The Consumer Financial Protection Bureau (CFPB) on Thursday released a report that found federal student loan servicers illegally hampered borrowers’ access to federal student loan payment relief and cancellation programs.
The report outlines risks borrowers could have related to major federal loan transfers, since certain federal contractors left the market and 9 million federal student loan accounts transferred from one servicer to another. Additionally, there were a “considerable number of violations'' of federal consumer financial law by student loan servicers in administering the Public Service Loan Forgiveness (PSLF) program, income-driven repayment (IDR) plans, and Teacher Loan Forgiveness (TLF).
CFPB states that servicers regularly provided “inaccurate information and [denied] payment relief to which borrowers are entitled.” The agency also outlines in the report that institutions had improper blanket policies of withholding transcripts to force students to make payments on institutional loans.
“ED is addressing some of these risks through program changes like the PSLF and IDR program waivers, as well as improved vendor oversight,” the CFPB report states. “The extensions to the COVID-19 payment pause for federally owned loans also has given ED somebreathing room to implement these changes. However, the findings documented in this report impact servicers’ entire portfolios, including commercially-owned Federal Family Education Loan Program (FFELP) loans, and CFPB encourages servicers to address the issues across their portfolios.”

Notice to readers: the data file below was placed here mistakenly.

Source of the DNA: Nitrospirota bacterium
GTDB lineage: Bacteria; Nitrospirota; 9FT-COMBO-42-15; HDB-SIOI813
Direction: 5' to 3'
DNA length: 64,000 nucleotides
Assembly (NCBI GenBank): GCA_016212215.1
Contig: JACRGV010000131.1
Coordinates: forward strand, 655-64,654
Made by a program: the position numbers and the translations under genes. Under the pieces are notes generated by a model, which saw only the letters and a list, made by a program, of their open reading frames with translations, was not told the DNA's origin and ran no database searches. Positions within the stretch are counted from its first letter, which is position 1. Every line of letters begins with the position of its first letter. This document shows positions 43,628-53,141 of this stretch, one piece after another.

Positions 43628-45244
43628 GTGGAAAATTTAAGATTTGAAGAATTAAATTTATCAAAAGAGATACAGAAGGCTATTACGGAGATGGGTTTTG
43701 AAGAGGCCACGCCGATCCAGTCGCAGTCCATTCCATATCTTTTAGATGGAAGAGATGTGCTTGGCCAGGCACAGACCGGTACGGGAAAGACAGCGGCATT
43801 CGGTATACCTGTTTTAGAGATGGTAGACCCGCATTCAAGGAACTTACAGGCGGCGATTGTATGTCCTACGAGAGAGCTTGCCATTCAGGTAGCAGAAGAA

In July 2021, the Pennsylvania Higher Education Assistance Agency (PHEAA) and Granite State announced they were ending their contracts with Federal Student Aid (FSA) for student loan servicing, which meant over 9 million accounts would be transferred. CFPB reviewed the transfers of these servicers — naming them transferor servicers and transferee servicers — and tracked pre-transfer monitoring and engagement, real-time transaction testing during the transfers, and reviewed and analyzed after the transfer occurred.
One finding was that many servicers reported that the initial set of information they received during the transfer was insufficient to accurately service loans. Some servicers reported important account information was missing or provided in an unusable format. For example, CFPB identified inaccurate information about certain borrowers’ monthly payment amounts, due dates, and payment plans. CFPB states the root cause was one servicer’s failure to include current repayment schedules for hundreds of thousands of borrowers’ accounts.
A servicer also sent statements to over 500,000 borrowers with inaccurate information about the borrower’s next due date and, separately, the date federal student loans were set to return to repayment. Additionally, servicers reported different numbers of total payments that count toward IDR forgiveness for some borrowers during the transfer process.